Tuesday, May 24, 2011

What braille means to Abby.

I can remember the first time I heard the word braille  related to Abby. It was this past November at a school meeting.  I remember feeling shocked.  Hurt. Surprised.  Abby can see, she just can't see well. I knew nothing about braille. I only knew that blind people used it to read.  The idea of reading with touch was foreign and weird concept to me. I wanted to fight and say No she doesnt' need braille but thankfully I  have a pretty open mind. The teacher of the visually impaired who had done Abby's functional visual assessment was a professional with experience and I was a parent who hadn't come to terms with the fact her daughter was blind.
Abby reading braille in a phonics book.
Print really isn't isn't accessible for Abby at all. If its really bold and large (larger then standard enlarged print) and she puts it right to her face she can sometimes see a little of it.   When Abby started first grade she still was not reading.  She has all the basics and has always been a very bright child. She just wasn't reading.  I realize now that she was delayed because of her vision issues. When I struggled over the summer to try and help teach her to read  I had no idea and felt defeated and confused.

Something amazing happened when Abby got introduced braille. She slowly started to read.  It did take some time. She had to learn the basics of braille before those dots meant anything to her fingers. She fought being taught something different than her peers.  It was hard work (and still is)  There was something special that happened  a few months ago.  She started to read.  READ.  There is nothing more basic in a child's education then learning to read.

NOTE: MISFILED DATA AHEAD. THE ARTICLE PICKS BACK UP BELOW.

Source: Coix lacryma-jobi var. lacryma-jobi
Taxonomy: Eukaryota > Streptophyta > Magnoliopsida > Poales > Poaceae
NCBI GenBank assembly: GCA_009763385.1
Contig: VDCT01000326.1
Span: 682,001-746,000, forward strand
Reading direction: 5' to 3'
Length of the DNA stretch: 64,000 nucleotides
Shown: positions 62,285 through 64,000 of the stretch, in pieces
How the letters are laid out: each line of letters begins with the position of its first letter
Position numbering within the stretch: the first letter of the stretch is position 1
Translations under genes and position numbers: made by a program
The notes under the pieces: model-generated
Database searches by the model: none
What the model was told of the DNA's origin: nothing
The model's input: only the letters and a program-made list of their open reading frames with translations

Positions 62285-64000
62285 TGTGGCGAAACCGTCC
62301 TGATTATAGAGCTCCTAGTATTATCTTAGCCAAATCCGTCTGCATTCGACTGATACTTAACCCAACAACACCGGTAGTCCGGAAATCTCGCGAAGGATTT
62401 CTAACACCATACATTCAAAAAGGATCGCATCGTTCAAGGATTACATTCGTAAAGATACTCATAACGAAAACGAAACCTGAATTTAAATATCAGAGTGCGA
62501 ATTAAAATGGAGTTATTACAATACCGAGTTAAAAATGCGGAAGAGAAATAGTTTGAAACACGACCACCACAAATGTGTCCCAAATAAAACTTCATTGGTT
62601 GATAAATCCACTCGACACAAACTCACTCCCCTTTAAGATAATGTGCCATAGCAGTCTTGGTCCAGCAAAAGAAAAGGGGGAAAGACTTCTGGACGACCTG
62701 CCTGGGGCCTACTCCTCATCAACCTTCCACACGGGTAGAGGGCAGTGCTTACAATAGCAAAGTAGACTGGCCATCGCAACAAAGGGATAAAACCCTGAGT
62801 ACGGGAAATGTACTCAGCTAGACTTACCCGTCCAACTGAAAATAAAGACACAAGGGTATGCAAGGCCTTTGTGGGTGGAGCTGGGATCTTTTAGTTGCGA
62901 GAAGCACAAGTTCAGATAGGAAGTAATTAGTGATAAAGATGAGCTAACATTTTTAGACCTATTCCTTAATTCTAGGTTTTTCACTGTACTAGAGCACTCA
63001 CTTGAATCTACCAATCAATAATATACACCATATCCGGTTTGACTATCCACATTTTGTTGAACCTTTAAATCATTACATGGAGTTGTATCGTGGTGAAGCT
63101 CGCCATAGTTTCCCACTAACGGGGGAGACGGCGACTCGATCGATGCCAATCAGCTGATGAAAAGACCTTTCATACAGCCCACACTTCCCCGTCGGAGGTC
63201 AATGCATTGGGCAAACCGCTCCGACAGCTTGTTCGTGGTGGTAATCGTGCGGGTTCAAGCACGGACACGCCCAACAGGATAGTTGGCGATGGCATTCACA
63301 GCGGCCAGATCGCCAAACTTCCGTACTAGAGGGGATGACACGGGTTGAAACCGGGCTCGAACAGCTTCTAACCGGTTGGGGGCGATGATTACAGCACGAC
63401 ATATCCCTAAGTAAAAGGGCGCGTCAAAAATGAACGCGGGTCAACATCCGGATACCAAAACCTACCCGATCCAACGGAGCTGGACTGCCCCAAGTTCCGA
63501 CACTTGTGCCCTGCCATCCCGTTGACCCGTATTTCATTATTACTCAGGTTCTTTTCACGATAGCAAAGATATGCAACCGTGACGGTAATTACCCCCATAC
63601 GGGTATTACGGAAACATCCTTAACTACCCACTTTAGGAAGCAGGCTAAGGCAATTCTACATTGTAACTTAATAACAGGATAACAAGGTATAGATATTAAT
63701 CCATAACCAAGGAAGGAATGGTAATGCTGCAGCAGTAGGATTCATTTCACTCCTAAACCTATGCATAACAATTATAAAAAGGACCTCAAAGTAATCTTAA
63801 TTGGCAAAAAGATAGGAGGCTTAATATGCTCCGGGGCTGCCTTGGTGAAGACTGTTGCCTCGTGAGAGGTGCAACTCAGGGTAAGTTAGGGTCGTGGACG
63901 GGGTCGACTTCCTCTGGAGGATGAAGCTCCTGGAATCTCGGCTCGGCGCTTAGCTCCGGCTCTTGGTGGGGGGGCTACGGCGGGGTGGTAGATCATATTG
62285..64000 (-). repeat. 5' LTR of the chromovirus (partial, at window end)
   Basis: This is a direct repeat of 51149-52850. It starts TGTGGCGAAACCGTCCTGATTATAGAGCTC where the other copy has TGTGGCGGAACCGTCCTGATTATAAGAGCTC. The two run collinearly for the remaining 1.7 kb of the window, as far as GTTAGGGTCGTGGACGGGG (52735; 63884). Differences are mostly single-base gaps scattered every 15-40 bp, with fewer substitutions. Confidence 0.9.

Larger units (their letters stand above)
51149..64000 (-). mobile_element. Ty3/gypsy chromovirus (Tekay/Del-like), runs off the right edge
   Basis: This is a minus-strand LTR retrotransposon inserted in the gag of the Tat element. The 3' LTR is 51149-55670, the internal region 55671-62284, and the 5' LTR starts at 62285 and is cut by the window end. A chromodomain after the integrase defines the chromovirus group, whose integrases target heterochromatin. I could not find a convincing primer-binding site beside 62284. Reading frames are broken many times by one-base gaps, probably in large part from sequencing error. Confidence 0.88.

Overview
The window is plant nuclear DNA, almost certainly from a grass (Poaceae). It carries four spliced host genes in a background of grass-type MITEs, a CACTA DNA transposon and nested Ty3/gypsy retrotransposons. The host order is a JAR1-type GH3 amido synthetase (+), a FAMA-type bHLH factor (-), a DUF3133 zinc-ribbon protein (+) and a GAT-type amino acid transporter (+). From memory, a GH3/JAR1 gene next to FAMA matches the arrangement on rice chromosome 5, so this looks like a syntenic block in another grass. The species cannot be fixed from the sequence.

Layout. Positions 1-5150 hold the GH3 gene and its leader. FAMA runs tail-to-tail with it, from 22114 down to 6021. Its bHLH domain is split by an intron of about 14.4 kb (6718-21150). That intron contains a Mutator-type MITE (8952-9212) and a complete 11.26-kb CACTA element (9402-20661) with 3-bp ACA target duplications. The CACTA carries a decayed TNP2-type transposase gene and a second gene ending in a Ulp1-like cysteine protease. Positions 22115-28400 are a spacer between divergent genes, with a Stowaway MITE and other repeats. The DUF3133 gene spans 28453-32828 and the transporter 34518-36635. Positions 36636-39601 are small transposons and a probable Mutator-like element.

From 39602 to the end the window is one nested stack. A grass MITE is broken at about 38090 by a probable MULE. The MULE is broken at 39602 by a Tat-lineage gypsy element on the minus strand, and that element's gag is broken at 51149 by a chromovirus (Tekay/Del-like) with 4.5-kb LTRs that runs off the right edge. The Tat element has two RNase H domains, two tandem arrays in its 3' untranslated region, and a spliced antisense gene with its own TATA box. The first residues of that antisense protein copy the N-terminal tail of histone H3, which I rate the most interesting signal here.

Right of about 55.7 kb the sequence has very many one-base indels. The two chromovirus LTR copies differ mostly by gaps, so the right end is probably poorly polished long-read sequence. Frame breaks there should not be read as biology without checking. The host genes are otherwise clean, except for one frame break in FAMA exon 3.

I just spent some time with Abby reading on our porch and its amazing. Its fun. Sometimes there is a reading mistake, sometime there is a mistake feeling a letter, and sometimes its a braille contraction but she keeps going.  She has a little bit to catch up with her grade level but I really think she will be there come second grade.  It all takes practice and thats something I can give her.

Do you know there are blind children who are given inadequate braille instruction (or not at all) in this country.  Think about that.  No child that benefit from learning braille should be denied. Its that simple. Listening to audio books and using text to speech on a computer is not a replacement for reading.  They are all tools but they don't replace reading.   Abby was truly lucky.  I cringe thinking about where Abby would be if  she wasn't given braille.  Braille is a gift I am thankful my daughter received.

1 comment:

Jessica said...

I totally agree!! She is lucky that you are so positive about braille and advocating that she gets good braille instruction. My son is only 20 months old but I already have a couple braille/print books. Gotta start early!